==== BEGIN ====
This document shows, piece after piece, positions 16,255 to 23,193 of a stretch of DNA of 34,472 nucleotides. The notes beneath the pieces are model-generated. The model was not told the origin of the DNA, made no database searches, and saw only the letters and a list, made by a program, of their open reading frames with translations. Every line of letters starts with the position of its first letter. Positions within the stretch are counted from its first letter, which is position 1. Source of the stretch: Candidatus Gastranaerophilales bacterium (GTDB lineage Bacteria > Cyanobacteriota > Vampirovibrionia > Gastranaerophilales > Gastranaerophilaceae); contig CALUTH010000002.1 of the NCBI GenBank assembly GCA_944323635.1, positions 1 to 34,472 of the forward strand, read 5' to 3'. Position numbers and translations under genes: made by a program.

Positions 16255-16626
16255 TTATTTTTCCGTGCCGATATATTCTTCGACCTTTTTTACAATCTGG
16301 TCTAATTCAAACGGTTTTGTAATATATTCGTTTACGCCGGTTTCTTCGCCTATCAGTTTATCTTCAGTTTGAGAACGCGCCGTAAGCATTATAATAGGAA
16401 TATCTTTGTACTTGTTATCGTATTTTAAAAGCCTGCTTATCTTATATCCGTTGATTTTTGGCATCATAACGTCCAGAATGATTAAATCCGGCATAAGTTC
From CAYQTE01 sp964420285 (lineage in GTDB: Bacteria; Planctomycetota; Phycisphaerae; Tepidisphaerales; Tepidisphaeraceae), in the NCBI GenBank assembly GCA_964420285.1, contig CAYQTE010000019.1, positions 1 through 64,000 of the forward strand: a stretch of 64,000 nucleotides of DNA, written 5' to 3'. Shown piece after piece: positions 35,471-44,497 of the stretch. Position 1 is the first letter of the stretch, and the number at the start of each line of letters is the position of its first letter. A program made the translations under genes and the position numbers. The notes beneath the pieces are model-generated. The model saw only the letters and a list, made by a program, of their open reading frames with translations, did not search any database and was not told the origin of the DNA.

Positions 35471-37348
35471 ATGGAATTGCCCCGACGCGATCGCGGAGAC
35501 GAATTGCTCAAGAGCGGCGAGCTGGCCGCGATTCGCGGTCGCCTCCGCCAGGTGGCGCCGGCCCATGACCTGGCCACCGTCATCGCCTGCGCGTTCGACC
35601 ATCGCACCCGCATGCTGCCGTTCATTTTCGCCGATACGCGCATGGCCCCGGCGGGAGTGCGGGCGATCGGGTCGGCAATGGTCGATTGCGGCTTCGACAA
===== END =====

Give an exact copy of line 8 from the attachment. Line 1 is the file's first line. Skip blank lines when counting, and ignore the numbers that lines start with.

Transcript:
35471 ATGGAATTGCCCCGACGCGATCGCGGAGAC